Napoleon to March on Waterloo Once Again
PHOTO: Some 5,000 re-enactors will descend on the farm lands of Waterloo this June. (Courtesy of Waterloo 2015)
In March, the eighth Duke of Wellington, Arthur Valerian Wellesley, passed away at the age of 99 with just six months to go before the 200th anniversary of the Battle of Waterloo, when his illustrious forbearer, the first Duke, gave the title its most illustrious day by defeating Emperor Napoleon in the Wallonian farmland that the world knows today as Waterloo. According to friends, the late Duke had been following the preparations of the upcoming Waterloo Bicentenary with great interest. So are many others.
Wallonia, the French-speaking, southern part of Belgium, where Waterloo and many other battles took place, including the Bulge (WWII) and the Ardennes (WWI), is expecting an army of some 2 million visitors this year. Waterloo’s commemoration may be overshadowed by the biggest Wallonian draw in 2015, as Mons presides as the European Capital of Culture (ECC) this year.
More than 300 events, 5,000 artists, 400 organizations, 22 partner institutions and 17 other participating towns and cities are all part of the ECC celebration. The Waterloo Re-enactment hopes to attract about 120,000 visitors.
On June 19 and 20, the town of Waterloo, about 10 miles south of Brussels, will host a re-enactment with more than 5,000 volunteer actors registered to take part in the battle with Frank Samson, a lawyer originally from Orleans, playing Napoleon. Samson has been playing the role of Napoleon since 2005 and has participated in a hundred or so re-enactments. He assumed the role of Emperor during the commemoration of Napoleon’s coronation at the Basilica of Boulogne in 2011 and again during the re-enactment of the Battle of Leipzig in 2013.
And in the other corner will be Alan Larsen as the Duke of Wellington. Larsen is a historical events consultant from Derbyshire, England. Larsen has played many roles, including that of William the Conqueror during the re-enactment of the Battle of Hastings (1066) in 2012, where he commanded more than 100 Norman cavalrymen on the original battlefield. He has also taken part in major re-enactments in France, Spain, the Czech Republic, Ukraine, South Africa and the USA. In Europe, one man can play an endless chorus line of kings and conquerors, while it takes hundreds to play Elvis on any given night in Las Vegas.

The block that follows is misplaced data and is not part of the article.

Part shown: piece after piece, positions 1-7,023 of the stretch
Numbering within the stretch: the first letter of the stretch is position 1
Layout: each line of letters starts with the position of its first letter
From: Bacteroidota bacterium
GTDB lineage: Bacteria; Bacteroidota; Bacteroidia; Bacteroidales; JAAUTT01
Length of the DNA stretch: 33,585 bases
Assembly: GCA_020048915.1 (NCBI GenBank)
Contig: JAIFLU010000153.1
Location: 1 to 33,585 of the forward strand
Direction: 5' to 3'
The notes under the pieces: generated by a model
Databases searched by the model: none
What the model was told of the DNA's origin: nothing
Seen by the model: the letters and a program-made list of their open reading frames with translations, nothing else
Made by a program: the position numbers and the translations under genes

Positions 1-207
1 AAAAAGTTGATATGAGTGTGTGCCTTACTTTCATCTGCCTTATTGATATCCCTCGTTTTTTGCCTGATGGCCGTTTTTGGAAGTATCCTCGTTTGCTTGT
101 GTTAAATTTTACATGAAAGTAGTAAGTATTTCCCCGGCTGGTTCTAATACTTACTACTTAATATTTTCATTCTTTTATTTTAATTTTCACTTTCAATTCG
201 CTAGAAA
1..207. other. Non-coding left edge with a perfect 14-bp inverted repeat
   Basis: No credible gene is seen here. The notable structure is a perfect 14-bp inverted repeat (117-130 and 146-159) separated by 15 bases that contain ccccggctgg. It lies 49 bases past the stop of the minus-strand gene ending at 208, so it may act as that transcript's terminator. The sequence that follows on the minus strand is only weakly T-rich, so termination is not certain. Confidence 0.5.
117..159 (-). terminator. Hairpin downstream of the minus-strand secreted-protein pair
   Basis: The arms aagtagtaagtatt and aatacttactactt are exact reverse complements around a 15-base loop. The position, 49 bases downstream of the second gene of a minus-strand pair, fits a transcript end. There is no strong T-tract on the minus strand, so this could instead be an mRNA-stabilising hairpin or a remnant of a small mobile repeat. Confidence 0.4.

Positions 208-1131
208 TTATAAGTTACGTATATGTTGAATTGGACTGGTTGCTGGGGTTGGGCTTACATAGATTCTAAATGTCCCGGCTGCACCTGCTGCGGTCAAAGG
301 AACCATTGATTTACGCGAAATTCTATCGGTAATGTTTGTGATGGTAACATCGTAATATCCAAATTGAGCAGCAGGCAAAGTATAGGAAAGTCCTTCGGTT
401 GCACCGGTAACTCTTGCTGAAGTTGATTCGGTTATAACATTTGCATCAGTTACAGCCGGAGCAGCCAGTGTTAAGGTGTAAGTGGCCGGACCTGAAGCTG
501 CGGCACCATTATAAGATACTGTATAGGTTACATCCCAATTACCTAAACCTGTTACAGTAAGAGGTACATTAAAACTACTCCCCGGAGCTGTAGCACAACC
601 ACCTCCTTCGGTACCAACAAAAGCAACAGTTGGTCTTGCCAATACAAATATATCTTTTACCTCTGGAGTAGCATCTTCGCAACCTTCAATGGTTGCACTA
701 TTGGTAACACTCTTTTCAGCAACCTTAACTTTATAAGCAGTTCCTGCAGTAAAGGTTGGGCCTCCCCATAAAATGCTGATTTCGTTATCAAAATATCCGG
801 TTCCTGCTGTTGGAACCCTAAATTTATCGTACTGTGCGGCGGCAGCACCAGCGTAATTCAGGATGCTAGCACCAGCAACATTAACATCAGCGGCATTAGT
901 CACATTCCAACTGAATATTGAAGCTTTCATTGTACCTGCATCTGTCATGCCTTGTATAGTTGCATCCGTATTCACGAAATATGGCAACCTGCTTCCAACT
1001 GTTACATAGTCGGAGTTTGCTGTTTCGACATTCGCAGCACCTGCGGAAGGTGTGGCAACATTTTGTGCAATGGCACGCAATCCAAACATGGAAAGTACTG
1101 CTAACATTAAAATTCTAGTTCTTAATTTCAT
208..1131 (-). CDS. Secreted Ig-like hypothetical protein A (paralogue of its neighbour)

The real Battle of Waterloo brought nearly 200,000 Dutch, French, Belgian, Prussian and British combatants into a killing field of about three square miles. It all began in the March of 1815, when Napoleon escaped from the Island of Elba where he was being held prisoner. Before long he had reassembled his army.
Wellington arrived in Belgium in April to take command of the Anglo-Hanoverians and their Dutch-Belgian allies. General Blücher von Wahlstadt, who plays the pivotal role in the battle, was in charge of the Prussian army. The battle began on June 16 June, at about 3 p.m. On June 18, Wellington faced Napoleon and was declared victorious by 10:30 in the evening.
This year two re-enactments will go into the total commemoration: The French Attack at 8 p.m. on June 19 and the Allied Counterattack from 8 p.m. onwards on June 20. From 9 a.m. to 6 p.m. June 18-20, visitors can tour the Bivouacs for a look at the daily life of the regiments as they waited to go into battle. The Bivouacs will show the rhythm of artillery exercises, how weapons were maintained, the mealtimes, the changing of the watch, the care of the wounded and the training of young recruits.
By last July, in the first four months of ticket sales for the Re-enactment, sales have been brisk, with 28,000 enthusiasts already signed up. So far about two-thirds of the ticketholders are Belgian and some 29 other nationalities have also purchased tickets.
The website Waterloo 200 lists exhibitions and events all around the U.K that are dedicated to the battle’s 200th anniversary. Windsor Castle, for instance, is hosting a special exhibit, Waterloo at Windsor: 1815-2015, a collection of paintings as well as objects presented to George IV from the battle of Waterloo. The exhibition runs through Jan. 13, 2016.
More by James Ruggia
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